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World Bank Using COVID-19 to Further Push for Debt Slavery in Africa

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World Usury Institutions are set to profit from the COVID-19 lockdown as their own reports talk about financial “aid” to the world’s poorest nations. According to the World Bank, there will be over 60 million people more living in extreme poverty this year alone and the Bank considers providing “emergency aid loans” to these (mostly African) countries.

Needless to say, becoming more indebted has never really made anyone less poor, so it is not quite clear how loans can “help” the impoverished African nations. Even if the loans were to give an impression of a temporary improvement in the lives of millions of Africans (which they won’t really since corrupt puppet politicians in power are most likely to keep the money for themselves), the debt will grow. Exponentially.

The indebted countries are thus left with only one choice if they were to repay their ballooning national debt – giving away natural resources. And Africa has an abundance of those. Thus, the World Bank is definitely going to help… itself. Here’s the AFP report, released on May 19, 2020.

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– Drago Bosnic

WASHINGTON, D.C. – The world’s progress in eliminating poverty is set to suffer a major setback due to the COVID-19 outbreak, forcing more people to survive on less than $1.90 per day, the World Bank announced in its recent report.

“The pandemic and shutdown of advanced economies could push as many as 60 million people into extreme poverty – erasing much of the recent progress made in poverty alleviation,” World Bank Group President David Malpass stated, World News reported.

According to him, the unprecedented crisis could wipe out up to three years of “progress” in the area. The virus pandemic has been ripping through the global economy, which is set to fall into a deep recession and contract by up to five percent this year, the Washington-based institution added.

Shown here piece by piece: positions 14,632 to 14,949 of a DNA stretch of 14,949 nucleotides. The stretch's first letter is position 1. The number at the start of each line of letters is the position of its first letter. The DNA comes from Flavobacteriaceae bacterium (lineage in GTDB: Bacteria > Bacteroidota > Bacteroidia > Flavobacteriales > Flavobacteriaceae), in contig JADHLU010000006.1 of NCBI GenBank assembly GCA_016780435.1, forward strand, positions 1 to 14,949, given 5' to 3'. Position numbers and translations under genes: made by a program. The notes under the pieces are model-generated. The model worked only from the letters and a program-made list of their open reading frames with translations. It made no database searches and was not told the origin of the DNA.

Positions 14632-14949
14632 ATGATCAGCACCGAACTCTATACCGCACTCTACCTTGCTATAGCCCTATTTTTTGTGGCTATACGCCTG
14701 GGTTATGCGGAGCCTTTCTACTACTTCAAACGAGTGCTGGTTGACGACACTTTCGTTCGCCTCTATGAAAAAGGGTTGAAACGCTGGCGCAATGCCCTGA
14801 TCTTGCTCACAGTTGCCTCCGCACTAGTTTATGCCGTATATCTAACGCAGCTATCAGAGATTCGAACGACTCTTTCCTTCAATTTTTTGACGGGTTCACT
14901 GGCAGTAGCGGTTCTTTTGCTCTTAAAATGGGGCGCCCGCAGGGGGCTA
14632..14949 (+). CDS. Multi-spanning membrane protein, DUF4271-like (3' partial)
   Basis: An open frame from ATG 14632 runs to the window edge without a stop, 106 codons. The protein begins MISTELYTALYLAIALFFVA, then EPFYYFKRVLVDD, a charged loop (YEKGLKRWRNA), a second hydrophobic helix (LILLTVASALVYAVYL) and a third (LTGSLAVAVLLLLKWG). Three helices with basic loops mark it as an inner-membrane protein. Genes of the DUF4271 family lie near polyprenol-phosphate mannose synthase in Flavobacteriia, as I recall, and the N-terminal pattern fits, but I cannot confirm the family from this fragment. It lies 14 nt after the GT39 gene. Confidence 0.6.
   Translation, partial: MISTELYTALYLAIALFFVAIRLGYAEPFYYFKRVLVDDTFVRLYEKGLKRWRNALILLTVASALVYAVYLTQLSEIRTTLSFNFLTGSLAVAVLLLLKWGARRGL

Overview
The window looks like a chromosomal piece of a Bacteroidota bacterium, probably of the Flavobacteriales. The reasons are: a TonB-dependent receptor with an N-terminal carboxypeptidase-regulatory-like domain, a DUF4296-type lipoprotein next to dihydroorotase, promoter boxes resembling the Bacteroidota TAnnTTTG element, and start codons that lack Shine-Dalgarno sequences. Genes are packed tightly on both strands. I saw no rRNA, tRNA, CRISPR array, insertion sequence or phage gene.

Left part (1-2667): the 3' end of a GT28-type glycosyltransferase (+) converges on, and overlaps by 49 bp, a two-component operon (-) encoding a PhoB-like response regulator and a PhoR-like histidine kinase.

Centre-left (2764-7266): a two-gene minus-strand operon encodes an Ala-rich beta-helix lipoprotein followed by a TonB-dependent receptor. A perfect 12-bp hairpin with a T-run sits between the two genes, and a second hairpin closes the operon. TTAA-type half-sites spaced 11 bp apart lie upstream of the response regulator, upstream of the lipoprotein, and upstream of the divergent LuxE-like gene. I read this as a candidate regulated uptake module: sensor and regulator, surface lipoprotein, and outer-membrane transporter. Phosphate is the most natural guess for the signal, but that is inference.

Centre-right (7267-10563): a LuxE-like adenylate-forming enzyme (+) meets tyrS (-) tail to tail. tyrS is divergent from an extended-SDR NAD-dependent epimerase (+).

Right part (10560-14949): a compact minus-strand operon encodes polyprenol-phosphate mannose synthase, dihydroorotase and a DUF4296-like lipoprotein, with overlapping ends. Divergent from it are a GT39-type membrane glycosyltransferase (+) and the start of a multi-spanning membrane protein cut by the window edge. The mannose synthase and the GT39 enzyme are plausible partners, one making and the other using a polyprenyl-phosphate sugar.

Last month, the bank said that the virus-triggered economic turmoil is likely to cause the first increase in global poverty since 1998, when the Asian Financial Crisis hit. Even under the bank’s best estimate, some 49 million people will fall into extreme poverty, which it defines as living on less than $1.90 per person per day.

To help combat the deadly virus, the World Bank has reportedly offered financing “emergency programs” in 100 countries. In the “largest” crisis response in the Bank Group’s history, the program unlocked $160 billion in grants and financial support over a 15-month period, as well as the suspension of bilateral debt service payments. The bulk of the financial help will go to Sub-Saharan Africa, as it is expected to be the region hit hardest in terms of increased extreme poverty.

Most international financial institutions have already sounded alarms over the devastating impact of the coronavirus pandemic, with some forecasts indicating that the global gross domestic product (GDP) could fall nearly 10 percent. The UN had earlier warned that the virus could also trigger a global food shortage, while its labor agency forecasts that 195 million jobs could be lost worldwide.

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